Reports on political and social unrest in England and the British Empire in the early decades of the 20th century may be found the St George’s school magazines. Some of the writers demonstrate attitudes which would be unlikely to appear today. Old Boy J.S. W. Dean writes in 1908 that he hopes to return to England to play in the Old Boys’ cricket match, but if these “conspirators in petticoats” [suffragettes] are not brought to their senses, England may be too dangerous a place for him to think of returning; however if the present government doubles the police he may apply for leave. Another Old Boy, at Oxford, comments that he has “been subjected to the tyrannical onslaught of militant suffragettes and of those who, failing to qualify for the old age pension and dissatisfied with the scheme newly introduced, could cross the Channel and try to qualify for a pension in the land of our friendly neighbour”.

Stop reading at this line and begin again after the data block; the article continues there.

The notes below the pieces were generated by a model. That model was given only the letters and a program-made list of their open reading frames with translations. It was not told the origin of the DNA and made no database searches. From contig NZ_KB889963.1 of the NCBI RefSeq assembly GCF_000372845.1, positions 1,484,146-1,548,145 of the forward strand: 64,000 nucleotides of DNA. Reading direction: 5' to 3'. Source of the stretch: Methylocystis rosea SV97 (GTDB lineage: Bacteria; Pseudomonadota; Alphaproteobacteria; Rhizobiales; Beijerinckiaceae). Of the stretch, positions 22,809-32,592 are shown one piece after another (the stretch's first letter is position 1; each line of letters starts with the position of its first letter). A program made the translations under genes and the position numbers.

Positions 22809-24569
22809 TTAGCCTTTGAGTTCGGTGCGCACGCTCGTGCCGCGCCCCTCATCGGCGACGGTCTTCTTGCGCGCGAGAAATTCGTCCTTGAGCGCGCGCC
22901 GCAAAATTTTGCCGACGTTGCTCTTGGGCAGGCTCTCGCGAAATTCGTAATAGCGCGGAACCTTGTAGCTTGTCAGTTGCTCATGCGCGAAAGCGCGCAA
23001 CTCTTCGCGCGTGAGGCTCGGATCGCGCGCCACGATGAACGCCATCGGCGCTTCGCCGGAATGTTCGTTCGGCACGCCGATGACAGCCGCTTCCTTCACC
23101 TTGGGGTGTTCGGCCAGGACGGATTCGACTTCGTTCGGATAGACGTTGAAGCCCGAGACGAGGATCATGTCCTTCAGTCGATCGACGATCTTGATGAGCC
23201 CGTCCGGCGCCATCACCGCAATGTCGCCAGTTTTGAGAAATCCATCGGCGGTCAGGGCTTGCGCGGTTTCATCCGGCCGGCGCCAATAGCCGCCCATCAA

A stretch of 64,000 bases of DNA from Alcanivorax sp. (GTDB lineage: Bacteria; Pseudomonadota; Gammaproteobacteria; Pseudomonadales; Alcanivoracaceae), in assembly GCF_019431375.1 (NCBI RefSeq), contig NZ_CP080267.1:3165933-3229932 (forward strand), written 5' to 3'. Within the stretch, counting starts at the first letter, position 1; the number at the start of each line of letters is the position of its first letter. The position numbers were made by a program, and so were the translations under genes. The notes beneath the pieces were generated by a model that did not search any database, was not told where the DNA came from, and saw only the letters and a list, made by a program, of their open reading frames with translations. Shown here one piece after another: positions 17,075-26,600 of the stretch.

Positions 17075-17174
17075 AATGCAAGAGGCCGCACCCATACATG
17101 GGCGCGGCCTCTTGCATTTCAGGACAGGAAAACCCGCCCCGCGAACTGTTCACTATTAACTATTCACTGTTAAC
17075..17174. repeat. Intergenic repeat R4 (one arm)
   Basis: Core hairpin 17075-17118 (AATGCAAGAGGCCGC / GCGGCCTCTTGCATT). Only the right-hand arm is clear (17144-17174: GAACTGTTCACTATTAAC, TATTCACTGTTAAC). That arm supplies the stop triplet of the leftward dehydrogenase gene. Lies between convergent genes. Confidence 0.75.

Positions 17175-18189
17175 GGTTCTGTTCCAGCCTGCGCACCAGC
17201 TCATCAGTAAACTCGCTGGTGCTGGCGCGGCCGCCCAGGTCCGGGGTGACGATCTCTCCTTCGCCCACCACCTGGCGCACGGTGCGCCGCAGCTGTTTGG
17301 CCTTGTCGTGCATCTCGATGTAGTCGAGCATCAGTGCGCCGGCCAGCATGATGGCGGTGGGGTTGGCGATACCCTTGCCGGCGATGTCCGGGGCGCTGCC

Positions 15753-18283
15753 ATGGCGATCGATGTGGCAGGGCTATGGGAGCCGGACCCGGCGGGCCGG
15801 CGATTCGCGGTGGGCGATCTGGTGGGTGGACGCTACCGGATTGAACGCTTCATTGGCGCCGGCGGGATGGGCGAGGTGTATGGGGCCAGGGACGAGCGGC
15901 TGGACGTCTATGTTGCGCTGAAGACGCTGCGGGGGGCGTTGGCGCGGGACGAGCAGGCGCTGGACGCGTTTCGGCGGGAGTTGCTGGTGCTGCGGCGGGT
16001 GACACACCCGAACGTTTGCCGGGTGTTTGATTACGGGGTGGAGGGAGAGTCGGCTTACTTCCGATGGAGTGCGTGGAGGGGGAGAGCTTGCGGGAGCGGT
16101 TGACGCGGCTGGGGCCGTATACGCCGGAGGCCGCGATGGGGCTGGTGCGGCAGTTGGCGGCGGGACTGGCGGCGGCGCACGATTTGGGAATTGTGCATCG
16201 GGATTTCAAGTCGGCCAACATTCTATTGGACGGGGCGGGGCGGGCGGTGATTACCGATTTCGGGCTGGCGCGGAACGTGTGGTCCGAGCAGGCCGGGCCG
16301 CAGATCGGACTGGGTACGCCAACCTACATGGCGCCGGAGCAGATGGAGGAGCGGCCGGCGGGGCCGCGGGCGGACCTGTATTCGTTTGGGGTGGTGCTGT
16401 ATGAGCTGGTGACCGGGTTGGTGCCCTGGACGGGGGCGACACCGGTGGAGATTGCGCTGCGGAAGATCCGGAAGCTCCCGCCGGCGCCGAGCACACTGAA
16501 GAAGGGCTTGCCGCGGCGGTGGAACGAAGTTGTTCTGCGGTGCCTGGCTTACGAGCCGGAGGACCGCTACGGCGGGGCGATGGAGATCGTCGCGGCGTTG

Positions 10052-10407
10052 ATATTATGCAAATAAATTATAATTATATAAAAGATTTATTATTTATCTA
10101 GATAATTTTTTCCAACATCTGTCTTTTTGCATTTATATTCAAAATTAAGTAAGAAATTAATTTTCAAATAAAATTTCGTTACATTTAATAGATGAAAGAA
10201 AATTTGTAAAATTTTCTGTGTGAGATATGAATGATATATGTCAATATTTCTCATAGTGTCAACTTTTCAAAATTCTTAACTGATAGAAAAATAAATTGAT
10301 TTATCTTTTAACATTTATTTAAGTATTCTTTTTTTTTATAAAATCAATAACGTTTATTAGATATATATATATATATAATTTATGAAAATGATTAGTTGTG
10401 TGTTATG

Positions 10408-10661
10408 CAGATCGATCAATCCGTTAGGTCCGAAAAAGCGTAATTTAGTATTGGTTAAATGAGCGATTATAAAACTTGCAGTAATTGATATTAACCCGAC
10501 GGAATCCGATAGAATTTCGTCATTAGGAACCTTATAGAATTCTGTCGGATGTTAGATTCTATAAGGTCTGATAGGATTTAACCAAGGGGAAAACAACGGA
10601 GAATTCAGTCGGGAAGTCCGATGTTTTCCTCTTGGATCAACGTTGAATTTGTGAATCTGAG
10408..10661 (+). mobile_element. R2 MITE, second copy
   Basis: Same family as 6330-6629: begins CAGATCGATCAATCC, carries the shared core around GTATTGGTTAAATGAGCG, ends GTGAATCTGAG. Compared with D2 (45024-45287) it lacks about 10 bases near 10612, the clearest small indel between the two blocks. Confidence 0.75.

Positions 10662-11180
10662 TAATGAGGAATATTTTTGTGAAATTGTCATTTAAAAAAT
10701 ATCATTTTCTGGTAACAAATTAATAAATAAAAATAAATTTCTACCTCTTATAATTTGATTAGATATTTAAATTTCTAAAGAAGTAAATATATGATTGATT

School life in the Easter Term 1912 was affected by national unrest. On March 13th 1912, the Windsor Castle State Apartments and St George’s Chapel were closed because of possible a suffragette raid. The following Sunday , March 17th, was observed as a special day of intercession on account of the prevailing labour unrest and in the same period a voice trial of choristers had to be postponed because of difficult railway connections caused by the coal strike.
The school was little affected by the General Strike of 1926. One boy was unable to travel from Scotland, but all food came in as usual and the boys formed a defence corps and started daily drills.
In 1930, Old Boy K. F. Roberts writes from Rawalpindi that so far, in spite of many dangers about, it is mainly a Muslim Community. On the day of Gandhi’s arrest several thousand Hindus assembled in a bazaar were being incited to violence when a loud exhaust sound from a passing lorry caused them to flee. Roberts jokes that he intends to have made some rattles resembling machine gunfire which will be used in future to save ammunition.
Jill Hume, Archives Volunteer